SQL (pronounced “sequel”) stands for structured query language; it’s a programming language used to communicate with databases. Many of the servers that store critical data for websites and services use SQL to manage the data in their databases. A SQL injection attack specifically targets this kind of server, using malicious code to get the server to divulge information it normally wouldn’t. This is especially problematic if the server stores private customer information from the website, such as credit card numbers, usernames and passwords (credentials), or other personally identifiable information, which are tempting and lucrative targets for an attacker.
An SQL injection attack works by exploiting any one of the known SQL vulnerabilities that allow the SQL server to run malicious code. For example, if a SQL server is vulnerable to an injection attack, it may be possible for an attacker to go to a website’s search box and type in code that would force the site’s SQL server to dump all of its stored usernames and passwords for the site.
Cross-Site Scripting (XSS)
In an SQL injection attack, an attacker goes after a vulnerable website to target its stored data, such as user credentials or sensitive financial data. But if the attacker would rather directly target a website’s users, they may opt for a cross-site scripting attack. Similar to an SQL injection attack, this attack also involves injecting malicious code into a website, but in this case the website itself is not being attacked. Instead, the malicious code the attacker has injected only runs in the user’s browser when they visit the attacked website, and it goes after the visitor directly, not the website.
Cross-site scripting attacks can significantly damage a website’s reputation by placing the users’ information at risk without any indication that anything malicious even occurred. Any sensitive information a user sends to the site—such as their credentials, credit card information, or other private data—can be hijacked via cross-site scripting without the website owners realizing there was even a problem in the first place.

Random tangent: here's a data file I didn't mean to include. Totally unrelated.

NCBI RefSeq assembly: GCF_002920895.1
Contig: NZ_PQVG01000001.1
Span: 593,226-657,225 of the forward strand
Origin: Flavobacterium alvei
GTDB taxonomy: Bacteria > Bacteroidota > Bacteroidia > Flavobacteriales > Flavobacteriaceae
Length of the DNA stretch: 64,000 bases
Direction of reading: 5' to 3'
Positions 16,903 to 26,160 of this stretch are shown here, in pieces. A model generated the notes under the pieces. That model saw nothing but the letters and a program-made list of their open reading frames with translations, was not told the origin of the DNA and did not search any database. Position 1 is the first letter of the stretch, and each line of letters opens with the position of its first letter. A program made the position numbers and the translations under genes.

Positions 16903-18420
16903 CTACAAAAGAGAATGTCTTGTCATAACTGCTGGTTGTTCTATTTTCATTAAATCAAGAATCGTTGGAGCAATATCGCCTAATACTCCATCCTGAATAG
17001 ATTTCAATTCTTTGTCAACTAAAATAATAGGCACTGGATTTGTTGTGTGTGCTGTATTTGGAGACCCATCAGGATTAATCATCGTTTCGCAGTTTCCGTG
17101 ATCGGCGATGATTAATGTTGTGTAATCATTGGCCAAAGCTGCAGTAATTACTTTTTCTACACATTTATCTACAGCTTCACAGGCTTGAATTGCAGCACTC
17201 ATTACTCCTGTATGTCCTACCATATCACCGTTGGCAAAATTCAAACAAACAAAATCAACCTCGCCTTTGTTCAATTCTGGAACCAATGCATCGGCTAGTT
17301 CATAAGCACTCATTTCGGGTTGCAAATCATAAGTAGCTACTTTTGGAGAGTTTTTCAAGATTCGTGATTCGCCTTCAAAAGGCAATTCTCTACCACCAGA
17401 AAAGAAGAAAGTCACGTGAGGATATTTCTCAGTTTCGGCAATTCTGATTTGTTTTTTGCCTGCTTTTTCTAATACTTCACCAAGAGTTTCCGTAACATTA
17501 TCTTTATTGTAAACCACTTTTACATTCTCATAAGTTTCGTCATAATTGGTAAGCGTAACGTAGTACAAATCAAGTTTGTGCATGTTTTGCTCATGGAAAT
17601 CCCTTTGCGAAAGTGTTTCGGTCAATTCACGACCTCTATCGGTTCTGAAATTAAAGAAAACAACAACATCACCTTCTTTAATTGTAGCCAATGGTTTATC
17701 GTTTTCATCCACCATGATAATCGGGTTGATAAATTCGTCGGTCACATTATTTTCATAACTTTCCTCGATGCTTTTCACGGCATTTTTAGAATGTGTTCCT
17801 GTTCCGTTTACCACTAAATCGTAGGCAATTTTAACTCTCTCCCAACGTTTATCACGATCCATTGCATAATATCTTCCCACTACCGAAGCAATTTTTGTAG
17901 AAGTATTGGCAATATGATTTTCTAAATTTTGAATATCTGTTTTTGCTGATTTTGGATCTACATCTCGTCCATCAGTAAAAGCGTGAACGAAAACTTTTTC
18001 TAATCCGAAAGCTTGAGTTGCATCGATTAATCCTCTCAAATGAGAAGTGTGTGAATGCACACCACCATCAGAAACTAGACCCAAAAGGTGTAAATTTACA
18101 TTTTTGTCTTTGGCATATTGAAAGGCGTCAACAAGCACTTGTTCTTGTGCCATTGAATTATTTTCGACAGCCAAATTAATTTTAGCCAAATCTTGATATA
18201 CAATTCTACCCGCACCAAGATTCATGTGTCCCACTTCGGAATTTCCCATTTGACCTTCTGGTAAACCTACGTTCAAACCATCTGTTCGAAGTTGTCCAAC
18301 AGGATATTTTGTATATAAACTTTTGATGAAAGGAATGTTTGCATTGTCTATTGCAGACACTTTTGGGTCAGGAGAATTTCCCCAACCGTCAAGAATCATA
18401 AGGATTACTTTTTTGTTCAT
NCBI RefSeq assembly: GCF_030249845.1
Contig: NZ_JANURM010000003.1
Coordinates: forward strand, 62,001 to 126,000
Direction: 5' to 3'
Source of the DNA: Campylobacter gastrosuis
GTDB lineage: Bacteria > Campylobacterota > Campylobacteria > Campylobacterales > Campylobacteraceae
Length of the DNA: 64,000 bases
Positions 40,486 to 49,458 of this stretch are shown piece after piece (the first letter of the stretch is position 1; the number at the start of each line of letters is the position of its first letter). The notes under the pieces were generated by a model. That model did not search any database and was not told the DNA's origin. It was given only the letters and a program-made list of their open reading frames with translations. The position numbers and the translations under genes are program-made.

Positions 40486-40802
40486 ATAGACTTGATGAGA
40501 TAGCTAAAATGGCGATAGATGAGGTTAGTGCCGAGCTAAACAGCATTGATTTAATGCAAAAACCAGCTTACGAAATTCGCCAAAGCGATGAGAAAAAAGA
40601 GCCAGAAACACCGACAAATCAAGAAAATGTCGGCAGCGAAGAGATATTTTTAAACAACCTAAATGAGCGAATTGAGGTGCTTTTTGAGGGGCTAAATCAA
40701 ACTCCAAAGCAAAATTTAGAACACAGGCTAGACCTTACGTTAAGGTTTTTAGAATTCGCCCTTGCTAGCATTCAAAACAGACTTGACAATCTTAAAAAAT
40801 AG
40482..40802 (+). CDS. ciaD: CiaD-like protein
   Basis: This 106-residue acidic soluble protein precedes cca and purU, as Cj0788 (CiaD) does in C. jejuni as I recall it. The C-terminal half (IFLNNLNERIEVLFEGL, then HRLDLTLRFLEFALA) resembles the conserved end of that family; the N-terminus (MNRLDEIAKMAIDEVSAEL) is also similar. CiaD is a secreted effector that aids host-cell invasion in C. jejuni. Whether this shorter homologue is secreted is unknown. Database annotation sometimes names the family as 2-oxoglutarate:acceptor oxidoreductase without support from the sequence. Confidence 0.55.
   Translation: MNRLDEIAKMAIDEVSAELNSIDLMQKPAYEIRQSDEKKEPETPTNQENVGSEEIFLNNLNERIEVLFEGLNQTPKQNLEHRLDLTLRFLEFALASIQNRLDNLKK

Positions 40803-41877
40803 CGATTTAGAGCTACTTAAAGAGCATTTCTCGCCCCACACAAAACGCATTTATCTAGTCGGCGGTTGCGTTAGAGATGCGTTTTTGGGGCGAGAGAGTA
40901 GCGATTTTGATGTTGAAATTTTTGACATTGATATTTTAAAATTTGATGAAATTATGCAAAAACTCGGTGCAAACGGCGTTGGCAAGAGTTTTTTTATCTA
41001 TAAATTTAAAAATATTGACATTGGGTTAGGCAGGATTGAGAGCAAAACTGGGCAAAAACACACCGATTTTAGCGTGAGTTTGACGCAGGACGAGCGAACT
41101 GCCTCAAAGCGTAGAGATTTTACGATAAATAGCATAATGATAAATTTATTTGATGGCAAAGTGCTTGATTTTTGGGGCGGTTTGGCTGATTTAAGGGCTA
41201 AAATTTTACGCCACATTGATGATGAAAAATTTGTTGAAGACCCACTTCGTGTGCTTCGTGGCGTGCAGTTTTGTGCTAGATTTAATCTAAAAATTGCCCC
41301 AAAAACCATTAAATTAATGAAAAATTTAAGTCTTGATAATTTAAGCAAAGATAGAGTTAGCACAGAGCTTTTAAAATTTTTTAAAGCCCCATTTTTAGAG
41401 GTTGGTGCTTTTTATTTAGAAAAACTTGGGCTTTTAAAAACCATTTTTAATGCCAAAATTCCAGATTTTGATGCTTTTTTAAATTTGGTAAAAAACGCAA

Imagine you’re sitting in traffic on a one-lane country road, with cars backed up as far as the eye can see. Normally this road never sees more than a car or two, but a county fair and a major sporting event have ended around the same time, and this road is the only way for visitors to leave town. The road can’t handle the massive amount of traffic, and as a result it gets so backed up that pretty much no one can leave.
That’s essentially what happens to a website during a denial-of-service (DoS) attack. If you flood a website with more traffic than it was built to handle, you’ll overload the website’s server and it’ll be nigh-impossible for the website to serve up its content to visitors who are trying to access it.
This can happen for innocuous reasons of course, say if a massive news story breaks and a newspaper’s website gets overloaded with traffic from people trying to find out more. But often, this kind of traffic overload is malicious, as an attacker floods a website with an overwhelming amount of traffic to essentially shut it down for all users.
In some instances, these DoS attacks are performed by many computers at the same time. This scenario of attack is known as a Distributed Denial-of-Service Attack (DDoS). This type of attack can be even more difficult to overcome due to the attacker appearing from many different IP addresses around the world simultaneously, making determining the source of the attack even more difficult for network administrators.
Session Hijacking and Man-in-the-Middle Attacks
When you’re on the internet, your computer has a lot of small back-and-forth transactions with servers around the world letting them know who you are and requesting specific websites or services. In return, if everything goes as it should, the web servers should respond to your request by giving you the information you’re accessing. This process, or session, happens whether you are simply browsing or when you are logging into a website with your username and password.
The session between your computer and the remote web server is given a unique session ID, which should stay private between the two parties; however, an attacker can hijack the session by capturing the session ID and posing as the computer making a request, allowing them to log in as an unsuspecting user and gain access to unauthorized information on the web server. There are a number of methods an attacker can use to steal the session ID, such as a cross-site scripting attack used to hijack session IDs.
An attacker can also opt to hijack the session to insert themselves between the requesting computer and the remote server, pretending to be the other party in the session. This allows them to intercept information in both directions and is commonly called a man-in-the-middle attack.
What is IOT i.e. Internet of Things?
Internet of Things (IoT) is an ecosystem of connected physical objects that are accessible through the internet. The ‘thing’ in IoT could be a person with a heart monitor or an automobile with built-in-sensors, i.e. objects that have been assigned an IP address and have the ability to collect and transfer data over a network without manual assistance or intervention. The embedded technology in the objects helps them to interact with internal states or the external environment, which in turn affects the decisions taken.
- Applications include –
- Smart homes
- Wearable (Smart watches)
- Manufacturing Industries’
- Retail Industries
- Healthcare etc.
AR vs VR vs MR